Source: supplied by publisher via Edelweiss
Formats available: paperback, ebook, audiobook
Genres: historical fiction, historical romance, regency romance
Series: Regency Rogues #2
Published by Entangled: Amara on February 9, 2021
Purchasing Info: Author's Website, Publisher's Website, Amazon, Barnes & Noble, Kobo, Book Depository
In this game of seduction, the rules don't apply...
As owner of the most scandalous club in London, the last thing the notorious Marquess of Roth wants is a wife. Keeping up his false reputation as a rake brings in the clients with the deepest pockets—money he needs to fund a noble cause. Even though everything inside tells him not to leave his beautiful, innocent wife behind at his country estate...he must.
But three years later, tired of her scoundrel of a husband headlining the gossip rags, Lady Isobel Vance decides enough is enough. She is no longer a fragile kitten, but as the anonymous author of a women’s sexual advice column, she’s now a roaring tigress...and she can use her claws.
Isobel decides to go to him in London, channeling her powers of seduction to make him beg to take her back. But she didn’t expect her marauding marquess to be equally hard to resist. Now the game is on to see who will give in to the other first, with both sides determined like hell to win.
There are marriages of convenience. And there are convenient marriages, which is more the case of the marriage between Winter Vance, Marquess of Roth, and his wife Lady Isobel.
But after Roth conveniently weds her and beds her and leaves her at his father’s country estate in Chelmsford so he can return to London to run his gaming hell, the girl he leaves behind is most emphatically NOT the woman his father escorts to London three years later.
The little mouse in desperate rescue has grown up into a hell-cat bent on sinking her claws into her wayward husband – one way or another. Although she certainly knows which way she’d prefer she’ll take a win any way she can get one.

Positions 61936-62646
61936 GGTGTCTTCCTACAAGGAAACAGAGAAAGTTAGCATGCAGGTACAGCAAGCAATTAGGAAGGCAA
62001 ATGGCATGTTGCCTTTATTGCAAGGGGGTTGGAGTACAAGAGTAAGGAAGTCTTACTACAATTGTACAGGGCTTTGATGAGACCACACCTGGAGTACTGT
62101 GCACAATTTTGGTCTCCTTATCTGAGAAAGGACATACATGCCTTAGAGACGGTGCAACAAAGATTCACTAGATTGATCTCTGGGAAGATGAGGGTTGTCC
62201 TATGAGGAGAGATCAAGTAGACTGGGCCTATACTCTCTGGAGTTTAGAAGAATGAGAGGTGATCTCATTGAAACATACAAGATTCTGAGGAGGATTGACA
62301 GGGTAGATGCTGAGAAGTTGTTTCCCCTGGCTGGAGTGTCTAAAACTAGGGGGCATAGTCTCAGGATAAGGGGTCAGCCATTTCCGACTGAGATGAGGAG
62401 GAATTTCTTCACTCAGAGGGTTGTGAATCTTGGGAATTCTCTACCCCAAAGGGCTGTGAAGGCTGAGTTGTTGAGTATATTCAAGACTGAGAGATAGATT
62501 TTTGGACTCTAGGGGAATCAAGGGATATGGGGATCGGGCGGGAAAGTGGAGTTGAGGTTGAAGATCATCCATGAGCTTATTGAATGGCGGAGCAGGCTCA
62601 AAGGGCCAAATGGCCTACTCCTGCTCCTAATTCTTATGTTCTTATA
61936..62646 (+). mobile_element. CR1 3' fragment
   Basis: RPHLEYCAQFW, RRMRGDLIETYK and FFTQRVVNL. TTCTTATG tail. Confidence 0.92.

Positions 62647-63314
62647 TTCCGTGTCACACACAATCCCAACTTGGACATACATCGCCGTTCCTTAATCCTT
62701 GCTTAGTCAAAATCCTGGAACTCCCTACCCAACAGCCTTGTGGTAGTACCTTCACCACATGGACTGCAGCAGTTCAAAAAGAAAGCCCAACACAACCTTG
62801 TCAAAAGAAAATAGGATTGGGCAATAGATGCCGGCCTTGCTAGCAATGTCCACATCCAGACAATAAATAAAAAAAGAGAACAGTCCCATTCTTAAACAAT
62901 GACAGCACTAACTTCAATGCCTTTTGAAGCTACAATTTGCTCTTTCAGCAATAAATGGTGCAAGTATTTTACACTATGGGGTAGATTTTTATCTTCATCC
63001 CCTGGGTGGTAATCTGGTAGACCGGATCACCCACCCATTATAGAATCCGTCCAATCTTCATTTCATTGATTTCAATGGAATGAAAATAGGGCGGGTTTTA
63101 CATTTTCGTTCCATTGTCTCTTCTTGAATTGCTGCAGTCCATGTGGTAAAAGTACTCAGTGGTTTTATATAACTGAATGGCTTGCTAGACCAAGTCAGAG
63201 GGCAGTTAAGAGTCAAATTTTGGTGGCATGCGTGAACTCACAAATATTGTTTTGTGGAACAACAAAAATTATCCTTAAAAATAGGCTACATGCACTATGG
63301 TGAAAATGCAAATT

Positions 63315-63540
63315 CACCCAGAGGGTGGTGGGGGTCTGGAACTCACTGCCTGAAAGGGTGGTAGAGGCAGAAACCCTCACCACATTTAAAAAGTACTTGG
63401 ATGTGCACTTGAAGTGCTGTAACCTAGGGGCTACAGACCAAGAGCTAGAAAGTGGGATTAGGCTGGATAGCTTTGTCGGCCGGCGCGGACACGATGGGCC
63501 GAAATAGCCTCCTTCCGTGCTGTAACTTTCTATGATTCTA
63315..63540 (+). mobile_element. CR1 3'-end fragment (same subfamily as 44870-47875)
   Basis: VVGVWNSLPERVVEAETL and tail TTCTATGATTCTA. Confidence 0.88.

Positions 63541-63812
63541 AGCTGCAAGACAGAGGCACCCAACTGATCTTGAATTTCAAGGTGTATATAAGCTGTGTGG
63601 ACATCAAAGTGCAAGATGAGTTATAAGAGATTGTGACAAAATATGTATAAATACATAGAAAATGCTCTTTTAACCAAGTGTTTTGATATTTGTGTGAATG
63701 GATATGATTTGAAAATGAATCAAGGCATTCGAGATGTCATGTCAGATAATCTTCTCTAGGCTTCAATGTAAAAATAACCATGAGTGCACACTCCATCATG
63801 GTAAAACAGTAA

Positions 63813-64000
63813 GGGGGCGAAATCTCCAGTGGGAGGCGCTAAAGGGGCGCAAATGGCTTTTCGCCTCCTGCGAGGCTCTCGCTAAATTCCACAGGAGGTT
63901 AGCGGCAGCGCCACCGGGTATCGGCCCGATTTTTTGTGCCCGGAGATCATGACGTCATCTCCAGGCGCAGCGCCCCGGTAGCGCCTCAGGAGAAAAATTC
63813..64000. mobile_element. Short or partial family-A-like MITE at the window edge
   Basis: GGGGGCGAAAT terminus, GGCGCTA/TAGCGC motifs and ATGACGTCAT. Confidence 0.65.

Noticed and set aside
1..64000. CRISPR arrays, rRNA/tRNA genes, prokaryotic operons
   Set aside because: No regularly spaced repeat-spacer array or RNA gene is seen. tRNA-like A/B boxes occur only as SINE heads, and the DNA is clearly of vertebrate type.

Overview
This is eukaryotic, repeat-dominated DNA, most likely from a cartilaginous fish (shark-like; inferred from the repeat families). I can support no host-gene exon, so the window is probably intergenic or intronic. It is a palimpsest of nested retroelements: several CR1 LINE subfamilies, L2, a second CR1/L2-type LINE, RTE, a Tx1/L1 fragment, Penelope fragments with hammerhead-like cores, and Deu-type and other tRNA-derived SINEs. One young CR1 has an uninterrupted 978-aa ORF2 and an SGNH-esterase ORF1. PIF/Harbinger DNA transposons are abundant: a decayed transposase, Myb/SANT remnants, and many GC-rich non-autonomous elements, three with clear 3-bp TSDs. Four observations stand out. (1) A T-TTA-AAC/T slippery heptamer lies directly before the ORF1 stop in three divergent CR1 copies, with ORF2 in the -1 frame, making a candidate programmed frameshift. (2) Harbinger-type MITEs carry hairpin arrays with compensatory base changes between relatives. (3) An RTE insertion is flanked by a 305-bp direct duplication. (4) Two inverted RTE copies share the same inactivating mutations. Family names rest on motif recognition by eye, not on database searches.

Almost any way.
What she wants is a husband and a real marriage, with the possibility of children – even if she has a hard time admitting that her young and innocent heart fell in love with her handsome husband – and that his subsequent dastardly behavior has not killed that love.
What he wants is to be left alone. Not just by Isobel, but also by the rest of his estranged family; his uptight father and his jealous younger brother. Winter’s heart is frozen in the past, with the sister he couldn’t protect and the mother who was betrayed and abandoned by her husband. Both women are dead, and Winter believes that if he couldn’t protect them, he shouldn’t let anyone else get close out of fear that he won’t be able to protect them either.
Winter is pretty much a complete mess. A successful businessman, but emotionally and psychologically more than a bit of a wreck – albeit a VERY well built one.
Isobel comes to London believing that she’s there to get revenge on her wayward husband for the disrespect he’s shown her. And that she’ll be able to return to the country – after he’s groveled at her feet, of course – with her heart intact.
Winter believes that all he has to do is keep pushing Isobel away until she finally gets the message that she’s better off as far away from him as possible. Back in the country at his father’s estate.
Of course, they’re both wrong, wrong, wrong. But watching them figure that out is a whole lot of sexy and scandalous fun!
Escape Rating B+: For all the people who are shying about from this book because the blurb reads as if he cheats – he really doesn’t – and that’s obvious early on so not a spoiler. This book is a fun romp and I’d hate for people who are interested to miss it because of something that doesn’t happen after all.
I have to say that the first chapter is very hard reading. Isobel is so naïve that her attitudes and internal dialog are sweet to the point of tooth decay, while Winter is a cold, jaded bastard – except in the bedroom – where he burns hot enough to immolate them both – only to abandon Isobel as soon as he’s spent. Calling him an ass is an insult to asses everywhere.
Fortunately, in fact very fortunately for the entire story, Isobel’s cloying innocent phase doesn’t last long at all. After Winter leaves immediately upon consummating their marriage (and I do mean IMMEDIATELY and not the next morning), the story picks up 3 years later and Isobel has changed a LOT and for the better.